Royall Tyler to Mildred Barnes Bliss, October 22, 1916
Château de Genay
22 October, 1916.Sunday.
Now it is all over, dear Mildred—but only for this time—it seems it only lasted one day instead of five—What a delight it was!During Mildred Barnes Bliss’s visit to the Château de Genay, she and the Tylers toured Burgundy in the Côte d’Or region. She wrote to her stepfather about this trip: “The strange contrast between architectural beauty of the past in mellowed Burgundy, untouched by the horror of the present, and enthralling one by the wars it has witnessed in the past. . . . The first trip I made with Elisina and Royall. ‘Twas a six days’ holiday for us all and broke the dreary routine for her, just after Gerard was killed. We ambled about to see every ‘rotting tower’ and reveled in the wines. The enclosed cards of Fontenay will give you a notion of one of the finest Cistercian abbeys, but I can’t make you see the ruddy vineyards, mediaeval castles used as farms, and the fine churches, nor feel the flavor of Burgundian hospitality.” to , December 8, 1916, Blissiana files, William Henry Bliss correspondence. See also letter of October 12, 1916, in which Royall provides directions. See also letter of October 23, 1916.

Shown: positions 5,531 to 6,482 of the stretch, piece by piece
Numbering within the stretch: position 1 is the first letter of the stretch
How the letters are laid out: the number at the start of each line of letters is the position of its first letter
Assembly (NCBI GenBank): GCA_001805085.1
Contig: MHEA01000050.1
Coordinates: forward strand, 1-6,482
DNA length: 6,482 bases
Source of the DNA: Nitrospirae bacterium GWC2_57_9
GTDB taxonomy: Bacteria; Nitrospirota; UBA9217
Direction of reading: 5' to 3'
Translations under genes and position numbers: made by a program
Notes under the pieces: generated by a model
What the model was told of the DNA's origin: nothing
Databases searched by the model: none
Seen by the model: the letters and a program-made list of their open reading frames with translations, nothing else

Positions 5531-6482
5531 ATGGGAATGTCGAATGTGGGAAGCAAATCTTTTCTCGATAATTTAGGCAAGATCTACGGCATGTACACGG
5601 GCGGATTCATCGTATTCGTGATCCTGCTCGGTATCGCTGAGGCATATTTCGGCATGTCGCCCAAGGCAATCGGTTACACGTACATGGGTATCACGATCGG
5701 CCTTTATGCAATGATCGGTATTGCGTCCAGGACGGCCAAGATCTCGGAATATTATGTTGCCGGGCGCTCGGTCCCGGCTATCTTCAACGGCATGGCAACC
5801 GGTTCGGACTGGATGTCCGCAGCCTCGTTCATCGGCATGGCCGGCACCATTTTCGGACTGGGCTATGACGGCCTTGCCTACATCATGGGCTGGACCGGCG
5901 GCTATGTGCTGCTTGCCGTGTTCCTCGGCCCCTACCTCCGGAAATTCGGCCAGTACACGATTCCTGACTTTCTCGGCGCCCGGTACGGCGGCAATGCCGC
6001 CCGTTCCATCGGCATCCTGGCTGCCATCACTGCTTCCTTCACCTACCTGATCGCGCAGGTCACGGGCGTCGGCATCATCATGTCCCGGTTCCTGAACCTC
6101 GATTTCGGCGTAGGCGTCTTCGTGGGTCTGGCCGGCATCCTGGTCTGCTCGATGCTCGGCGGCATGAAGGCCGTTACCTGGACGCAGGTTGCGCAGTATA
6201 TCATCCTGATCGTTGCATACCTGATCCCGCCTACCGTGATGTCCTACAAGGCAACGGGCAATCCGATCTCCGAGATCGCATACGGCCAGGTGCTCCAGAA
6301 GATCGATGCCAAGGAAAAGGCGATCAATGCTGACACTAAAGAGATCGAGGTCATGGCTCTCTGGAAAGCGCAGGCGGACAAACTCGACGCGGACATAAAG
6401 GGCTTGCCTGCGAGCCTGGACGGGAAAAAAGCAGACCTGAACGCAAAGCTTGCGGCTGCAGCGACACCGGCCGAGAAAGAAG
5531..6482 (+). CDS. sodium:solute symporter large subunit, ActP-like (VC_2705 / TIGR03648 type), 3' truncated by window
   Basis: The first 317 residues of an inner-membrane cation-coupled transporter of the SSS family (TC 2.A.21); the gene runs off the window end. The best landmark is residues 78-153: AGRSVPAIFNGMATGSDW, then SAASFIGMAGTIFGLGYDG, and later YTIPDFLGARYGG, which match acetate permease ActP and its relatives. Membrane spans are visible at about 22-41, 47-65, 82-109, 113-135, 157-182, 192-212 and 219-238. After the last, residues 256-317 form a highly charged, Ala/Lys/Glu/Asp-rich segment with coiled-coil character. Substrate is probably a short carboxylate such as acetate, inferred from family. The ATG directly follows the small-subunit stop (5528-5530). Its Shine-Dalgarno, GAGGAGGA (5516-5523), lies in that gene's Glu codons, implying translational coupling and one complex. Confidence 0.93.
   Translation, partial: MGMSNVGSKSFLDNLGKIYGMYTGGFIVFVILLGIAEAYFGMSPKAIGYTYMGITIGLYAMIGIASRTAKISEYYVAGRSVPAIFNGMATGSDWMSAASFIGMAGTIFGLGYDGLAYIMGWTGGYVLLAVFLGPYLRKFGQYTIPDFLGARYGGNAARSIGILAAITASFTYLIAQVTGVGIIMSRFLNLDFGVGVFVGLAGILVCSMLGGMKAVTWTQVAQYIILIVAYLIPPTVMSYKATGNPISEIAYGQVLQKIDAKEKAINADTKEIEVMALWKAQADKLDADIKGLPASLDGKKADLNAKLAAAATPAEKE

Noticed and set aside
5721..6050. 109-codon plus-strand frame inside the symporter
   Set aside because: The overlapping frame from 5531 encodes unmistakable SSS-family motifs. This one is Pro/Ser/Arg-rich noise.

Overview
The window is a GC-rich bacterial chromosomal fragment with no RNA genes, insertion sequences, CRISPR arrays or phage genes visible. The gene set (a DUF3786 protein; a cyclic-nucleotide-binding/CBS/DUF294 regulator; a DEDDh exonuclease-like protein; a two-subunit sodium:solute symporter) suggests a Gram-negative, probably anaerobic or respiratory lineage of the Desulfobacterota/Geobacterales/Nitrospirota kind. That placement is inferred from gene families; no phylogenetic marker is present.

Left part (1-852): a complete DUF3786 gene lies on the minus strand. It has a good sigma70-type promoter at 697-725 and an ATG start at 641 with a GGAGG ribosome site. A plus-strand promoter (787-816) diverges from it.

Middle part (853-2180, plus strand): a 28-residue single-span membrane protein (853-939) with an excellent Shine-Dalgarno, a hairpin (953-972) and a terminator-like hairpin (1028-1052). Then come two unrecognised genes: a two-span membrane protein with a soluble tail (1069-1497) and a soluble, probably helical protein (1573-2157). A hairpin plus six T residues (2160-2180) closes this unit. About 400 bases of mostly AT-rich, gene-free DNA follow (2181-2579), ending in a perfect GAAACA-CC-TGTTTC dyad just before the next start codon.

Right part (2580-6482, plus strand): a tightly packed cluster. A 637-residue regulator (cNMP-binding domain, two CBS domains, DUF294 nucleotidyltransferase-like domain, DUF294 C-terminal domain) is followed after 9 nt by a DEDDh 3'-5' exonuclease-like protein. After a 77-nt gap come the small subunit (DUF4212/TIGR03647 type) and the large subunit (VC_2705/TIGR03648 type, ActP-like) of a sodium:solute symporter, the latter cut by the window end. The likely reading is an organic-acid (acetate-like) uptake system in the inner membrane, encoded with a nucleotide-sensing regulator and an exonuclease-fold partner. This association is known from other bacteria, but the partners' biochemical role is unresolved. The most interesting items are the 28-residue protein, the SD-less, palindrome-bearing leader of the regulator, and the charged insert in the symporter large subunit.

I left out one plan on the little list I gave you—Sainte Magnance, coming between Saulieu & Époisses, where we saw the Romanesque tomb with the saint on her walking tour, with knapsack and staff.The twelfth-century sarcophagus of Saint Magnance, now in the church and village of Sainte Magnance between Avallon and Semur-en-Auxois, north of Saulieu. Saint Magnance was a maiden who accompanied the body of St. Germain at his request and at the behest of the empress Galla Placidia when it was moved from Ravenna to Auxerre in the fifth century. She died at Sainte Magnance, where she requested to be buried. Her burial site was rediscovered by a pilgrim of the seventh century, and a Romanesque sarcophagus was made for her remains in the twelfth century.
Elisina and I talk much of Antigny,Antigny-le-Château in Burgundy. The Tylers purchased the château seven years later in 1923. See letters of September 5, 1923, and September 10, 1923. it is such a joy that you saw it. You won’t mention it to a soul except Robert, will you? For I’m superstitiously afraid that if we do speak of it we may never get it.
It is desperately cold here, though hot in the sun. My sponge was stiff with ice this morning.
Yours always sincerely